You're late, you're late, for a very important date!

T4 (payroll) and T5 (dividend) returns for your business are due on February 29th. 

The late filing penalty for these returns is $25 per day (minimum of $100) to a maximum of $2,500. Late distribution of the slips are penalized at the same rate, $25 per day (minimum of $100) to a maximum of $2,500.

T1 Personal Tax Returns are due on April 30th.

T1 Personal Tax Returns are due on April 30th.  If you are self-employed, the filing deadline is June 15th, but the Canada Revenue Agency (CRA, formerly Revenue Canada) still wants your money by April 30th, or they will charge non-deductible interest.  The penalty for late filing is 5% of the amount owing, plus 1% of the amount owing for each complete month to a maximum of 12 months.  If you have been assessed a late filing penalty within the last three years, these rates double to 10% and 2% per month.  As well, CRA will charge non-deductible interest on the amount owing, at 7% per annum compounded daily, from January 1 until March 31, 2006.  This interest rate is posted by CRA quarterly.

Contractor Reporting Returns are due on June 30th, or Six Months After Your Fiscal Year-end.

Businesses whose income is more than 50% from the construction industry, who paid more than $500 to a subcontractor are required to send in a report within six months from the end of either their taxation or calendar year (once you choose either taxation of calendar, you cannot change it), listing the contractors they hired, their social insurance or business number, their address, and the amount they were paid.  There are penalties for filing, or late filing, this report, similar to those for late-filed T4 or T5 returns.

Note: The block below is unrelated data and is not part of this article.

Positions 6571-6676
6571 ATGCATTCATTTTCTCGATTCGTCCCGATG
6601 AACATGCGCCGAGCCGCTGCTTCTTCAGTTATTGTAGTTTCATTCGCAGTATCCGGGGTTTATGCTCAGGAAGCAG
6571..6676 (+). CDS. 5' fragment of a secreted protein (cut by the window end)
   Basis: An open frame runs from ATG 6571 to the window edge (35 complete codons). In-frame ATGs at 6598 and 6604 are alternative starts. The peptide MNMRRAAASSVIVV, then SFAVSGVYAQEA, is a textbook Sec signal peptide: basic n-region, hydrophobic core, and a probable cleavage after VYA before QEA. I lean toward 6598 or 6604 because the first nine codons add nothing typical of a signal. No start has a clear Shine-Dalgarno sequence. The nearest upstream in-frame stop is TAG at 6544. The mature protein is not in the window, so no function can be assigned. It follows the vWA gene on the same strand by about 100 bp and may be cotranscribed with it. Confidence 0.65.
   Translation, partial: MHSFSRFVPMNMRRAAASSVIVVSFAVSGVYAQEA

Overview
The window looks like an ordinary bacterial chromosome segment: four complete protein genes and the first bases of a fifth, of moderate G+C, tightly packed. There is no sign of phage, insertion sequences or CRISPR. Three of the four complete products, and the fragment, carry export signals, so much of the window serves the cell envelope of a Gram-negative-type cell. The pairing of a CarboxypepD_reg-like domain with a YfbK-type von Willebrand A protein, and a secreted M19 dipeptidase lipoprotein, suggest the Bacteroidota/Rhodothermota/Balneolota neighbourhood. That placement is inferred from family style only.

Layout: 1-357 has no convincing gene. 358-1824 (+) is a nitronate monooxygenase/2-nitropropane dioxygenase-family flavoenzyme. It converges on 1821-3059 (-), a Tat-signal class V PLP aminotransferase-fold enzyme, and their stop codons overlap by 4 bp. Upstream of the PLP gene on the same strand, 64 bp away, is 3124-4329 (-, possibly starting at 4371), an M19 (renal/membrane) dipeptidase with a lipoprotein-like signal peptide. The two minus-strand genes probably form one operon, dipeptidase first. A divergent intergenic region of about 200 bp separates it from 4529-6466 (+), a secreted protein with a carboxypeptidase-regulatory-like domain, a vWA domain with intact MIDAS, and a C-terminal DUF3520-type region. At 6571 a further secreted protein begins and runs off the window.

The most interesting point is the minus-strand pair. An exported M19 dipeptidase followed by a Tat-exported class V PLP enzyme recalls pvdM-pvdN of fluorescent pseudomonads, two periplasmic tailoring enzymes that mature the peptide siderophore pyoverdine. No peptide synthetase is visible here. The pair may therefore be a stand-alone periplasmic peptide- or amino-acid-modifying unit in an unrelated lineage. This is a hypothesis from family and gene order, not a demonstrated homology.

Federal Corporate Tax Installments

are payable monthly based on dividing the previous year's federal corporate taxes by 12 (10 in the second year of the corporation's life).  If your corporation owes corporate tax instalments and does not pay them each month, it will be charged instalment interest of 9% per annum, compounded daily, which works out to a pretty high rate of interest (the government may increase that rate quarterly), unless it turns out it doesn't owe tax for that year.  Many small business corporations send in estimated instalments of 13.12% (this federal tax rate is gradually supposed to be getting lower - see the corporate tax cuts page of this website) of their current year's profits, if they are less than the instalments calculated based on their previous years' corporate tax.  The Alberta government does not require instalments from small businesses with active income (they do require instalments if the corporation has passive income).

Prescribed Interest Rates:

The Canada Revenue Agency charges non-deductible interest on corporate, personal, GST, and payroll remittances paid late at 9% per annum compounded daily (this is the rate from October 1 to December 31, 2006 - they can change it every quarter) compounded daily.  On GST, up until December 31, 2006, they charge a 6% per annum penalty, compounded daily, on GST paid late.  The Alberta government charged interest on corporate tax paid late at 8.5% per annum compounded daily for the first quarter of 2007.

Information on this website is not intended to be a definitive analysis of tax laws or cases and should not be used in such a manner.  The information provided on this site should not be relied upon to replace professional advice specific to your situation.

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jerri lynn morrison

Tax Deadlines